"* * * * *

"(C)  The court * * * in a prior hearing or review determined that while the case plan was to reunify the family the department did not make reasonable efforts * * * to make it possible for the child or ward to safely return home[.]"

Parents assert that, because DHS must file a termination petition if a child has been placed in substitute care for 15 of the most recent 22 months, the agency may be forced to file a petition if J and T, who have spent 12 months in substitute care, are again placed in substitute care for an additional three months.  Parents contend that, so long as the court's finding as to the disputed time frame remains in effect, DHS will be required to file a termination petition sooner than it otherwise could.  According to parents, in the event that the children are again placed in substitute care, a favorable resolution in this appeal would allow them more time to rectify any of DHS's concerns, because under ORS 419B.498(2)(b)(C), DHS is not required to file a termination petition if the court determined in a prior proceeding that, although the case plan was to reunify the family, the agency did not make reasonable efforts to do so.

The question of whether a case is moot involves a two-part inquiry into whether a case is justiciable.  The first part of that inquiry examines whether a case presents a controversy between parties with adverse interests.  If so, the court next considers whether its decision will have a practical effect on the rights of the parties.  Barcik v. Kubiaczyk, 321 Or 174, 182, 895 P2d 765 (1995).  Stated differently, a case is moot when, because of a change of circumstances before review, a judicial decision would resolve an abstract question without any practical effect.  Goodwin v. Usher, 103 Or App 91, 94, 795 P2d 1112, rev den, 310 Or 547 (1990).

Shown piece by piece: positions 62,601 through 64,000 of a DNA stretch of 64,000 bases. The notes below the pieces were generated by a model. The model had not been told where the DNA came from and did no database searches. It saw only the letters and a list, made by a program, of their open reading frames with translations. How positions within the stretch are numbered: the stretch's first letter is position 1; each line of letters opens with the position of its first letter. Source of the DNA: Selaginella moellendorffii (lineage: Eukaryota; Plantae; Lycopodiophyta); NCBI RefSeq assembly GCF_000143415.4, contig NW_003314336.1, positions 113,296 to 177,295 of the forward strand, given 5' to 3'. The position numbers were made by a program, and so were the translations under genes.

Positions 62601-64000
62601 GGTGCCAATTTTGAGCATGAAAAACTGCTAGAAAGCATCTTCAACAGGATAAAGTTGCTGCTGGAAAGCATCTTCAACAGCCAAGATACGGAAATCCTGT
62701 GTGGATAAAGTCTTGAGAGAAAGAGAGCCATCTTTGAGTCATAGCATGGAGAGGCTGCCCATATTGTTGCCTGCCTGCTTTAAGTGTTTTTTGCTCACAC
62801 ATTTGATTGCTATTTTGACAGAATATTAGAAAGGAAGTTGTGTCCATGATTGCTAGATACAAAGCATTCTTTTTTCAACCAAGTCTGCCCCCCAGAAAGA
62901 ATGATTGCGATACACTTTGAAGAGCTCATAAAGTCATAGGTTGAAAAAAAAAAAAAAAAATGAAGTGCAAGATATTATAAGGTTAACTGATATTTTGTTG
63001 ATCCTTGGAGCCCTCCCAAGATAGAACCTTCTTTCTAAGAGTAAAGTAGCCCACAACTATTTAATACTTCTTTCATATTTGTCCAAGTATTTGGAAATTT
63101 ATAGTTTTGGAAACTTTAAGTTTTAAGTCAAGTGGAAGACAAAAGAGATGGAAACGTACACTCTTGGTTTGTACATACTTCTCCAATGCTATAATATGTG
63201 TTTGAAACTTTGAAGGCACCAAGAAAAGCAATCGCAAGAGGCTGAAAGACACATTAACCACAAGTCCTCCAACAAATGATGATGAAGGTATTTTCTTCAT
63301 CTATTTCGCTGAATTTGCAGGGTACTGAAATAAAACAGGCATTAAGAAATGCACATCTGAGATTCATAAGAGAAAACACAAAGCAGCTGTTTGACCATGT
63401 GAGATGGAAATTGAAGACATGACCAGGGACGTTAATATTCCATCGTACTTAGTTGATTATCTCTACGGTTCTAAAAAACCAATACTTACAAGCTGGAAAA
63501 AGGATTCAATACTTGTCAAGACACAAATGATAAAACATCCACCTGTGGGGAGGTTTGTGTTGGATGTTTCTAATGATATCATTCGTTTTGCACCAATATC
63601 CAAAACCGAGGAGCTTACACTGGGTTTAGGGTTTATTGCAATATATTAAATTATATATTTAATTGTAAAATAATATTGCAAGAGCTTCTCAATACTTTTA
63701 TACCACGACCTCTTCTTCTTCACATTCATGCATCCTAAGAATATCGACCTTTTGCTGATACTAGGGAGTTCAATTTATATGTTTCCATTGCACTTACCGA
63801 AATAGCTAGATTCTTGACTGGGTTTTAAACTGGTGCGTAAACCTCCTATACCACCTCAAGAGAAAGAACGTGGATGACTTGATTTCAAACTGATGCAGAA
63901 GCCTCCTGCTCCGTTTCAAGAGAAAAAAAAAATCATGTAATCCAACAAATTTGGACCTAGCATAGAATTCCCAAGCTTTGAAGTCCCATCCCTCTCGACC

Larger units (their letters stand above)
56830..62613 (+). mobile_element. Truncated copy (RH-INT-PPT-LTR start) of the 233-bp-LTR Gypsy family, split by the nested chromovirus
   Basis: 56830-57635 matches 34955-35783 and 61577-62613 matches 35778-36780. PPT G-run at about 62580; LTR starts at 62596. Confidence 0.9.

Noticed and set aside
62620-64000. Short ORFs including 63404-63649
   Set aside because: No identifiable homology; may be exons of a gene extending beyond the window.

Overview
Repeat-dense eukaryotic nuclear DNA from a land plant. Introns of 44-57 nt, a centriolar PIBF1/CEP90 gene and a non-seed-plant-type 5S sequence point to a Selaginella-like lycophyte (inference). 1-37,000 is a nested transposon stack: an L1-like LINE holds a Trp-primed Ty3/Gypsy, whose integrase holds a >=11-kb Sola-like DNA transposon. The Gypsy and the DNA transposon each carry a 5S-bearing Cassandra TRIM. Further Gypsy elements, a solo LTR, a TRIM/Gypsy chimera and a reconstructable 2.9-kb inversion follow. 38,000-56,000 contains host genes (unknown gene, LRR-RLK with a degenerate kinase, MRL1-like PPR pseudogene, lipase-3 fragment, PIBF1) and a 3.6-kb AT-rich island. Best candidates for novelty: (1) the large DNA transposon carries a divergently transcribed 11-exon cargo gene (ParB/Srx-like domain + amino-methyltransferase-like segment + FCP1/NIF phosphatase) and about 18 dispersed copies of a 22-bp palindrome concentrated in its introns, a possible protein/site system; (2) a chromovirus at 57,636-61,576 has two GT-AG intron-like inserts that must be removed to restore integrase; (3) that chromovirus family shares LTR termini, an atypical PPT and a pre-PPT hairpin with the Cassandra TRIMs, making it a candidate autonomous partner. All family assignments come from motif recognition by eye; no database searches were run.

It is apparent that the state and parents have adverse interests.  Parents vigorously contend that DHS did not make reasonable efforts to reunify them with their children for several months.  The state contends, no less vigorously, that DHS did in fact make reasonable efforts.  Thus, we turn to the question whether our decision would have a practical effect on the parties' rights.

For purposes of this decision, we assume, without deciding, that the effects of ORS 419B.498(2) could constitute a practical effect on the parties' rights.  However, given the length of time that children have been in parents' care since their return from substitute care, it is no longer possible for a decision in this matter to have a practical effect on the parties' rights under that statute.  As noted, DHS must--subject to some exceptions--file a termination petition if a child has remained in substitute care for 15 months of a 22-month period.  See ORS 419B.498(1)(a).  The children were placed in substitute care on November 30, 2006, and remained in care until December 2007, and parents dispute three months of the 12 months that the children were in care (June 7 to September 11, 2007).  However, it is no longer possible for children to spend three months in care within the same 22-month period that they already spent in care.  Further, if the 22-month period were calculated to begin in June 2007, the beginning of the disputed three-month period, it would expire in April 2009; in that event, the children would have spent six months in substitute care and would need to spend nine more months in substitute care to reach the 15 months that would require the filing of a termination petition--yet it would now be impossible for the children to spend nine months in substitute care before April 2009. 

This remains true even as time passes and only a portion of the three-month period at issue is counted.  So long as the children have been in parents' custody for more than seven of the previous 22 months, DHS cannot rely on ORS 419B.498(1)(a) as the basis for filing a termination petition.  Because the children have spent approximately 10 months in parents' care since their return from substitute care, it is impossible for them to be in substitute care for 15 months of any 22-month period that includes the disputed time period.  Accordingly, a decision in this matter would neither affect DHS's obligation to file a termination petition under ORS 419B.498(1)(a) nor allow parents more time to rectify the department's concern in the event that the children are again placed in substitute care.  Parents have not identified any other practical effect that the court's order could have on their rights.

Motion to dismiss granted; appeal dismissed.